Circumcision

Since times immemorial, circumcision has inspired plenty of heated debates and even wars! Its proponents and opponents are quite rabidly fanatic about their views. I do not propose to get into any controversy about this touchy subject.

Phimosis in simple terms, means a tight foreskin that does not retract easily to reveal the urinary opening. In the normal newborn, the foreskin is firmly adherent to the underlying glans. As the child matures, there is a gradual separation of the foreskin from the glans by a process of shedding of cells (the so called ‘white pearls’ or smegma). Separation is complete in 50% of boys by the age of three years, 95% by the age of five years and by puberty, 99% of boys have a fully retractable foreskin (up to the junction of the body and the head of the penis).

In most children this physiological phimosis does not cause problems, and they do not require circumcision unless requested for religious or for so-called “health” reasons.

DOES MY UNCIRCUMCISED BOY REQUIRE SPECIAL CARE?

Uncircumcised boys do not require special care. Learn how to take care of an uncircumcised boy.

Does my child require circumcision?

Your child may require circumcision if he has any of the following:

  • Ballooning of the foreskin
  • Redness
  • Itching at the tip of the penis
  • Pain while passing urine
  • Urinary tract infection during infancy
Doctor, my infant cries just before passing urine. Does he have phimosis and does he require circumcision?

Most infants cry just before passing urine and afterwards too! This is primarily to bring attention to themselves and a way of telling you to promptly alleviate an uncomfortable situation for them! Unless child has any of the symptoms above, he does not require circumcision.

Is circumcision very painful?

Circumcision is an operation that is relatively more painful. The genital area is more sensitive and kids tend to be a little cranky and irritable especially, when passing urine.
However, we give pain-killers in appropriate doses, so that your child is comfortable in the post-op period.

Can this operation be done under local anesthesia?

I prefer to perform circumcisions under general anesthesia, except in the newborn child (religious reasons). General anesthesia is very safe and the child is not subject to any significant extra risk.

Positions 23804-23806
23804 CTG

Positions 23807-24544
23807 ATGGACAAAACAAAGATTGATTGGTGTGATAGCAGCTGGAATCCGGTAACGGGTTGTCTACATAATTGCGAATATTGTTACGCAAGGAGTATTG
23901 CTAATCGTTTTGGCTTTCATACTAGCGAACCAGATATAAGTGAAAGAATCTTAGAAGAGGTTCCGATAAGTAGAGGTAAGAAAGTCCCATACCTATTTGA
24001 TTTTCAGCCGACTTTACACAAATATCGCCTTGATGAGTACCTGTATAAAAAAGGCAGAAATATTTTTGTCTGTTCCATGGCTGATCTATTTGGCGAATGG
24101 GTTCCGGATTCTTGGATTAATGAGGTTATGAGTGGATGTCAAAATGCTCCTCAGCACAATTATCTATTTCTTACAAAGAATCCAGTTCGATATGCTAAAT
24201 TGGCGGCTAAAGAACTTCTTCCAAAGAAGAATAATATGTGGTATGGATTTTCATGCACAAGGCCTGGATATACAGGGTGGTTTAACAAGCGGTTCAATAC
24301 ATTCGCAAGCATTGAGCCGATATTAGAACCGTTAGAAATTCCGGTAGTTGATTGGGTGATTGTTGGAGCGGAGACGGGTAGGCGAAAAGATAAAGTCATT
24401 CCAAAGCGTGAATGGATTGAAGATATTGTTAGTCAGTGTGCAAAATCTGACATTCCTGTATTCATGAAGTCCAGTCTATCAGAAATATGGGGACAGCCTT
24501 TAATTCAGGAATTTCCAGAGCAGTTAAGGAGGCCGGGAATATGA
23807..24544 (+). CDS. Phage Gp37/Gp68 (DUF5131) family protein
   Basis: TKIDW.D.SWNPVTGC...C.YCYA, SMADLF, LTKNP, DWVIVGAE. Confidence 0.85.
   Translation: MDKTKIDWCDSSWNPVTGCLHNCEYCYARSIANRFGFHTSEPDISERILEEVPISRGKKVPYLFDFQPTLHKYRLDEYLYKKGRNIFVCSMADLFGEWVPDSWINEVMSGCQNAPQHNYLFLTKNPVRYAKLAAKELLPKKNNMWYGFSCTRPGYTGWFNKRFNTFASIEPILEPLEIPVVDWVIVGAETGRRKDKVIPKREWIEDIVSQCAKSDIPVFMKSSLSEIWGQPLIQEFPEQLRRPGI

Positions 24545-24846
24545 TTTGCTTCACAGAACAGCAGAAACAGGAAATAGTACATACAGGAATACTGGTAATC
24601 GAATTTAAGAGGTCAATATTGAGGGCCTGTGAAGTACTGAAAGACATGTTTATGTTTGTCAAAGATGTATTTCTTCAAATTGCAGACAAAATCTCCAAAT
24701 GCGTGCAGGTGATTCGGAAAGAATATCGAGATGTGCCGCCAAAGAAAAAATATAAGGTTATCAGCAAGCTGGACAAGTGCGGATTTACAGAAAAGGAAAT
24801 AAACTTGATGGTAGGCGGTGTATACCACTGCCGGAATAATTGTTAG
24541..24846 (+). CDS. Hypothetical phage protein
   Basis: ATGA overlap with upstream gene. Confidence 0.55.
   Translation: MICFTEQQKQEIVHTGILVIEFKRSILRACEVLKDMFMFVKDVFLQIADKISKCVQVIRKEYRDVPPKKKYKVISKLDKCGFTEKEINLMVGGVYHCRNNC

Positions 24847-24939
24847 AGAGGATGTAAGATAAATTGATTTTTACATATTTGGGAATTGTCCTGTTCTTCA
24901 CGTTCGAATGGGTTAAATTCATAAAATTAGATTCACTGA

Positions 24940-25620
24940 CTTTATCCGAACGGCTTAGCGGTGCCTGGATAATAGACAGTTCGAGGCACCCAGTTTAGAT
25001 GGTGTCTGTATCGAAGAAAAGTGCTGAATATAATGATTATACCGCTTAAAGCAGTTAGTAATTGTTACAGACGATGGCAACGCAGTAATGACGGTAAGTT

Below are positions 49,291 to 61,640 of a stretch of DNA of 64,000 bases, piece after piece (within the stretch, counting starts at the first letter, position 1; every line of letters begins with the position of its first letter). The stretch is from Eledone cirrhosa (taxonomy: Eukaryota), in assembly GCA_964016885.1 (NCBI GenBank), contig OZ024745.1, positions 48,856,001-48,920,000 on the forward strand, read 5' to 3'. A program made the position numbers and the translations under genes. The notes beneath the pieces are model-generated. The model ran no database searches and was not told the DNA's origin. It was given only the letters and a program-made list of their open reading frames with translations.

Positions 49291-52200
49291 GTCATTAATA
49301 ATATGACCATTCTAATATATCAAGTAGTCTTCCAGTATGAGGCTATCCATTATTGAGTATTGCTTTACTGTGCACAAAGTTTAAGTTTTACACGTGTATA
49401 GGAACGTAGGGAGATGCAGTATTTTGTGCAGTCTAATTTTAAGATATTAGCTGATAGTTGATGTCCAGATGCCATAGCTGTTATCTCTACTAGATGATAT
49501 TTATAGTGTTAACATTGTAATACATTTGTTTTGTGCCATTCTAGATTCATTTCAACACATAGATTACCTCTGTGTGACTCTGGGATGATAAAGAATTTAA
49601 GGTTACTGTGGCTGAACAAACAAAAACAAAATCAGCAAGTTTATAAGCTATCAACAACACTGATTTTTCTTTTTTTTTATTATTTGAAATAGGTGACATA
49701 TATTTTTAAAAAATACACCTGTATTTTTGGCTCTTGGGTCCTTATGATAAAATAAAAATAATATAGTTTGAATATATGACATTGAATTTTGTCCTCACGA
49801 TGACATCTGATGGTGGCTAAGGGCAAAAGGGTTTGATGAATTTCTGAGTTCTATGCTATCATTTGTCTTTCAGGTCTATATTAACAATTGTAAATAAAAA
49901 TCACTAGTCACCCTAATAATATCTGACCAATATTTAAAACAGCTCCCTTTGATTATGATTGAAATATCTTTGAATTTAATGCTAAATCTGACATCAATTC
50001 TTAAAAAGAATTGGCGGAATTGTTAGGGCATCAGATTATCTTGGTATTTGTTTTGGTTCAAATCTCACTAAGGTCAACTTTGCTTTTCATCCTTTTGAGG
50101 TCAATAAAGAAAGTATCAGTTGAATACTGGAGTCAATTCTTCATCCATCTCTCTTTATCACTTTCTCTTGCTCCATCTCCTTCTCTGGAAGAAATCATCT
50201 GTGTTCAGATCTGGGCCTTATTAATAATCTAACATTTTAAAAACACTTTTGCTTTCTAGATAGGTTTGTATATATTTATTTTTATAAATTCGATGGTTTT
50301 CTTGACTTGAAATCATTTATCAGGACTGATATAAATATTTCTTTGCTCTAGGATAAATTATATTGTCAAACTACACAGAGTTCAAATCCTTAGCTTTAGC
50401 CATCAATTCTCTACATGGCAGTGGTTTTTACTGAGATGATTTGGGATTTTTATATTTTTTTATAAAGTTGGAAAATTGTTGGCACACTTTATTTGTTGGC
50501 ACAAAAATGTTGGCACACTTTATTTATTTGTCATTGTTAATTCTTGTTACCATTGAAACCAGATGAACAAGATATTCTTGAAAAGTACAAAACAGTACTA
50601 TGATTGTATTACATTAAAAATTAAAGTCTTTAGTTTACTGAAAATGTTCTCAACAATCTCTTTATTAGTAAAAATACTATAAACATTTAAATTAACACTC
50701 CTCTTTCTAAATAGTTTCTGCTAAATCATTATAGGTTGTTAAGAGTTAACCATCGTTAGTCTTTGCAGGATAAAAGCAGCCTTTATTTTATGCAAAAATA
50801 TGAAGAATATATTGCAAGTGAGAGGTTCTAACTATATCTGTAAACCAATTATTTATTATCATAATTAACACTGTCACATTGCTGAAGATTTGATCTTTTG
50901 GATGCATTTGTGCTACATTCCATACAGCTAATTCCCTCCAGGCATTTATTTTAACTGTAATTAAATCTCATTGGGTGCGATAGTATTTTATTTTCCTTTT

The Operation

During circumcision, we remove the foreskin and then suture the residual penile skin to the junction of the head (glans) and the body of the penis.

POST-OPERATIVE CARE OF THE CIRCUMCISED CHILD

  • In the immediate postoperative period, please follow the General postoperative instructions.
  • The child will have a small sling type dressing that hooks up the penis to the lower abdominal wall. This dressing will be removed by the nurse prior to the child going home.
  • The child may have some difficulty in passing urine in the first 24-48 hours after surgery. He will experience pain while passing urine and may tend to hold his urine back. Even if the child does not pass urine until the morning after surgery it is OK. If the child does not pass urine beyond this, then please contact me
  • Give sponge baths to the child in the first 48 hours after surgery. You should come in for a follow up visit to me after 48 hours. After this child should sit in a sitz bath for ten minutes, thrice a day. The child can take a shower after that, if desired. Apply soap to the rest of the body, but not to the genitals. This is to avoid frictional contact at the operated area. If soapy solution falls on to the operated area it is OK.
    Do protect your valuable flooring from stains by keeping a mat under the tub. The stains are very difficult to remove.
  • There is a variable amount of penile swelling, that slowly subsides over a period of time. It takes about a month for the penis to look completely normal.
  • Oozing and encrustations are inevitable. Serous oozing (yellowish discharge) is to be expected and is not pus.
  • Some amount of bleeding occurs in almost all children and subsides spontaneously. If there is persistent bleeding, then apply pressure over the bleeding point. If not controlled with pressure, either contact me or report to the hospital where your child has been operated.
  • The child will also pass urine in a spray especially if there are encrustations at the tip. This will disappear once the area in front of the meatus is clean.
  • Follow up: In general, I call the child back for inspection of the wound on the second and the seventh postoperative days.
  • The foreskin will not grow back after some time. Do not worry! The skin on the head of penis, develops more layers over time and becomes much less sensitive to routine touch. Sexual pleasure experienced is the same in both circumcised and uncircumcised males (data from men who were circumcised after they were sexually active).

If your child has been advised circumcision and you would like more information, please click here.

Have questions or comments?